The translator Giovanni Fabbrini, who dedicated the volume to the sons of the Roman nobleman Antonio Massimi, to whom he was the tutor, was born at Figline Valdarno in 1516 and studied at Florence under Lorenzo Amadei and Gaspare Marescotti. In 1544 he settled in Rome, where he published his first work, Della interpretation della lingua latina. In 1546 he returned to Florence and finished the translation of Patrizi's second important work, the De regno et regis institutione. A year later he was called by the Senate of Venice to teach in the public schools. His activities as a merchant brought him some wealth and allowed him to concentrate more on his literary activities. He published numerous translations into the vernacular, commentaries and grammatical and linguistic studies, among them in 1565, Teoria della lingua, dedicated to Cosimo de' Medici. He died in Venice in 1580 (cf. F. Sarri, Giovanni Fabbrini da Figline (1516-1580?), in: “La Rinascita”, II, 1939, pp. 617-640; III, 1940, pp. 233-270; IV, 1941, pp. 361-408).

“In his translation of a section following the list of artisans in which Patrizi discusses the ancient respect for certain works of art […] Fabrini adds a reference to Michelangelo in the chapter on artists per se (p. 36v) […] Fabrizi's inclusion of the example of Michelangelo suggests that the rise in status of the artist could indeed have promoted the rise in status of the artisan in general” (G.W. McClure, The Culture of Profession in Late Renaissance Italy, Toronto, 2004, p. 230).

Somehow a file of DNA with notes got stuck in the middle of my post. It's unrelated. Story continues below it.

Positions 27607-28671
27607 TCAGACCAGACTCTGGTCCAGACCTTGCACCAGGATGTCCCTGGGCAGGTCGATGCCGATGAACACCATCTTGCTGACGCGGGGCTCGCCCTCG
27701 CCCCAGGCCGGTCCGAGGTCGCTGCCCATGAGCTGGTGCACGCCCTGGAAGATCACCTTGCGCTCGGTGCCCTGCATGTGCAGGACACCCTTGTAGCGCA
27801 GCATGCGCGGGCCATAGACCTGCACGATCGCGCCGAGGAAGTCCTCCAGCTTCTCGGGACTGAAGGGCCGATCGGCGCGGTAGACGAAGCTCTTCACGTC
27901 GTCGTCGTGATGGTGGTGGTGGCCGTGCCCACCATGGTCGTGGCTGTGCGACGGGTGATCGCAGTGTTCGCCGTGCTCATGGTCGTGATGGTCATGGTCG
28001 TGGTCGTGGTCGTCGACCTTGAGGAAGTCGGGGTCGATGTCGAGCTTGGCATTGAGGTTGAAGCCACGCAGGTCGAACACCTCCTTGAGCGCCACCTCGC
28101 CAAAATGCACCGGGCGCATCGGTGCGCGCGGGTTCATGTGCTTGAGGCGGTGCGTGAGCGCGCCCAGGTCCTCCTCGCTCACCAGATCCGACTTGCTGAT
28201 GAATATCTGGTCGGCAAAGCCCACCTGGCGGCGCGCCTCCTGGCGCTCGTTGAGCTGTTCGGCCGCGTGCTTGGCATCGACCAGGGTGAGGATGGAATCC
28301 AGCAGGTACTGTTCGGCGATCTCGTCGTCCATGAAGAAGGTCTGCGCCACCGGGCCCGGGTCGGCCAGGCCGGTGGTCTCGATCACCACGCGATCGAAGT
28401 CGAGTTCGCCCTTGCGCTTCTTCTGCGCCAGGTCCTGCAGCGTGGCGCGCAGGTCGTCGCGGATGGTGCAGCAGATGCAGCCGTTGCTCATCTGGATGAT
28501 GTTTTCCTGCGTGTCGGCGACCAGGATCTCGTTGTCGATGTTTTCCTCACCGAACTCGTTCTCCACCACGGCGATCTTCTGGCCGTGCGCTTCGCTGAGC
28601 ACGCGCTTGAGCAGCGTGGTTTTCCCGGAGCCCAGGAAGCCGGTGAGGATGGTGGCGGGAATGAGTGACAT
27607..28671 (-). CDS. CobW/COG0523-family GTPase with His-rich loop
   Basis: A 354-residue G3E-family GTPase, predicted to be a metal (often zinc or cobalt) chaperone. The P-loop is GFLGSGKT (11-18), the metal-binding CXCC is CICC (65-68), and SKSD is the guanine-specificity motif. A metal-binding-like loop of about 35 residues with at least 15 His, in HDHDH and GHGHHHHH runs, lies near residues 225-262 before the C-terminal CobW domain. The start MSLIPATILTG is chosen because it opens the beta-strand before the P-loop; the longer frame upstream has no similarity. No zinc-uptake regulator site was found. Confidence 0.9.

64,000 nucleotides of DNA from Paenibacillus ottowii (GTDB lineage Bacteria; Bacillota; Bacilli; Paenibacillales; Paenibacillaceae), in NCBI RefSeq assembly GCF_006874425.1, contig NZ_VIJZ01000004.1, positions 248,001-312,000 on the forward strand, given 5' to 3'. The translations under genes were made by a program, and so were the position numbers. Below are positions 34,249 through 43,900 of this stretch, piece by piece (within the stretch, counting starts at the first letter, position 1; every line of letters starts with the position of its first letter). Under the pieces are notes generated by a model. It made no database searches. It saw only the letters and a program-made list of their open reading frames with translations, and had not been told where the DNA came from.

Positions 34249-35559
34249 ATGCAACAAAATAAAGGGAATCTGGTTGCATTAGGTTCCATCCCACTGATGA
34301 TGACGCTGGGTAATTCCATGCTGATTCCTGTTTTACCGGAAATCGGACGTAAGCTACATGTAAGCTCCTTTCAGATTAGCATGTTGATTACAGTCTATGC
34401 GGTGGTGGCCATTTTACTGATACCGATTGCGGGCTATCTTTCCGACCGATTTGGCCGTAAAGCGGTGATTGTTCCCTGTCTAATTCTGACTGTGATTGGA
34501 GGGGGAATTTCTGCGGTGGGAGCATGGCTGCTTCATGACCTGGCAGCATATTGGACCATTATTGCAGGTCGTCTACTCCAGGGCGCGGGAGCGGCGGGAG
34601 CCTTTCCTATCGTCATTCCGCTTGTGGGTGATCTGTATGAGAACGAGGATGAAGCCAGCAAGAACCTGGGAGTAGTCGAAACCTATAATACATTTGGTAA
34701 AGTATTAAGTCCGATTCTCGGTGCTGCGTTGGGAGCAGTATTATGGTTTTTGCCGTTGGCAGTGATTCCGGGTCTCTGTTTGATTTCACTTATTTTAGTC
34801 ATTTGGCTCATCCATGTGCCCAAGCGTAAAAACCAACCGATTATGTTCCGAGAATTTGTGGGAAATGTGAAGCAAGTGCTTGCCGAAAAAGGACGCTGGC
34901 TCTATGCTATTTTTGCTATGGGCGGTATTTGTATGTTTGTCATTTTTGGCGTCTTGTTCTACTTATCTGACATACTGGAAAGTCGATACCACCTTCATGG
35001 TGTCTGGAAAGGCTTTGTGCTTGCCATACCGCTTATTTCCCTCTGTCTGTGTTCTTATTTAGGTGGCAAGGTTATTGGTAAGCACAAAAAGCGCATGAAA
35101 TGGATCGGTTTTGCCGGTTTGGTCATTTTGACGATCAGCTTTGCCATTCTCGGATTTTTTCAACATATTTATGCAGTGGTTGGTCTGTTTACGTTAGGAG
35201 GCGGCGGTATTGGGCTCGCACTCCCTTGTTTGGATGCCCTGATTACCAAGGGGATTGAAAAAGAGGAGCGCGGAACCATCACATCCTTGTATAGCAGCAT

Francesco Patrizi received his early education at the Studio of Siena, his native city. He became a friend of the bishop of Siena Enea Silvio Piccolomini (later Pope Pius II). In 1452 was to be a member of a Sienese embassy which accompanied the Emperor Frederick III to Rome. For a certain time he served as podestà of Montalcino. A few years later his fortunes had changed dramatically for the worse- He was among the notables who were arrested in 1456 and tried for conspiring to hand Siena over to Jacopo Piccinini, who was in the service of Alfonso of Naples. Only the intervention of Enea Silvio, then a cardinal, could prevent his death. Patrizi was instead sentenced to exile, leaving his wife and for sons in the charge of their grandparents. Later he was admitted into Holy Orders and, still favored by Enea Silvio, now pope Pius II, was elected bishop of Gaeta in the kingdom of Naples, without the duty to reside in his diocese. Still in 1461 he took up residence in Foligno as papal governor. His experience as governor as well as his originally first-hand knowledge of the ups and downs of politics in his native Siena certainly furthered his interest in political science and the Institutione reipublicae was written during his stay at Foligno. Apparently he released his post of governor of Foligno in 1471, settled at Gaeta for the rest of his life, apart from occasional missions for the House of Aragon, attending to his episcopal duties. At Gaeta he wrote his second great work on political science De regno & regis institutione (cf. F. Battaglia, Enea Silvio Piccolomi e Francesco Patrizi: Due politici senesi del Quattrocento, Siena, 1936, pp. 76-100; F.C. Nardone, Francesco Patrizi umanista senese, Empoli, 1996, passim; and P. Benedetti Bertoldi, Francesco Patrizi the Elder: the Portrait of a Fifteenth Century Humanist, thesis, Oxford, 1996, passim).

Edit 16, CNCE 26955; Universal STC, no. 762223; A.A. Renouard, Annales de l'imprimerie des Aldes, Paris, 1803, 131:3.